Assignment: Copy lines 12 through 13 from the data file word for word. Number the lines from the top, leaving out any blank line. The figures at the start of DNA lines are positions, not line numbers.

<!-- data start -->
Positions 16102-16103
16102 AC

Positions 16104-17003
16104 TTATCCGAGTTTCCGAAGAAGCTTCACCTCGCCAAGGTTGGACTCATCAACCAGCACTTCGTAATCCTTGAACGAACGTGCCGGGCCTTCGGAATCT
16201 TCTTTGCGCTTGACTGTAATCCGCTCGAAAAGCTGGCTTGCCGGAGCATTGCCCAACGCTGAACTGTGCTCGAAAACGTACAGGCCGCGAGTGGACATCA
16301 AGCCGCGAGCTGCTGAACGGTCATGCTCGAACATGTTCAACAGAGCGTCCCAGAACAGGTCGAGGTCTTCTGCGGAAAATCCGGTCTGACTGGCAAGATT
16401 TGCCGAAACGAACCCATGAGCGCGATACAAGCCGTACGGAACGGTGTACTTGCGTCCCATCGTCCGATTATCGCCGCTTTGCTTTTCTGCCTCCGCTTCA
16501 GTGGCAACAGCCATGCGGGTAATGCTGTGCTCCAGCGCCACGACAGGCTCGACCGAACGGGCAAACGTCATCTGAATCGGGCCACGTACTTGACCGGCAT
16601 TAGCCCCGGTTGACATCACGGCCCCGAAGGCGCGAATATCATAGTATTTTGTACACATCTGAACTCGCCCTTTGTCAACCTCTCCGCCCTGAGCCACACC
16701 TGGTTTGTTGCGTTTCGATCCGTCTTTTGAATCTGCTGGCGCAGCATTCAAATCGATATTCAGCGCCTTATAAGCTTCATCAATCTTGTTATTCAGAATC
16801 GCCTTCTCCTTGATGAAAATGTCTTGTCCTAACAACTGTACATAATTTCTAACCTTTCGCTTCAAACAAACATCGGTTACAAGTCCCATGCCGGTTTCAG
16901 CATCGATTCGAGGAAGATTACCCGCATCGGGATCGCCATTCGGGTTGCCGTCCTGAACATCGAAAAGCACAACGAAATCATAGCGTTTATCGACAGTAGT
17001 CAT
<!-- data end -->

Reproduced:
16901 CATCGATTCGAGGAAGATTACCCGCATCGGGATCGCCATTCGGGTTGCCGTCCTGAACATCGAAAAGCACAACGAAATCATAGCGTTTATCGACAGTAGT
17001 CAT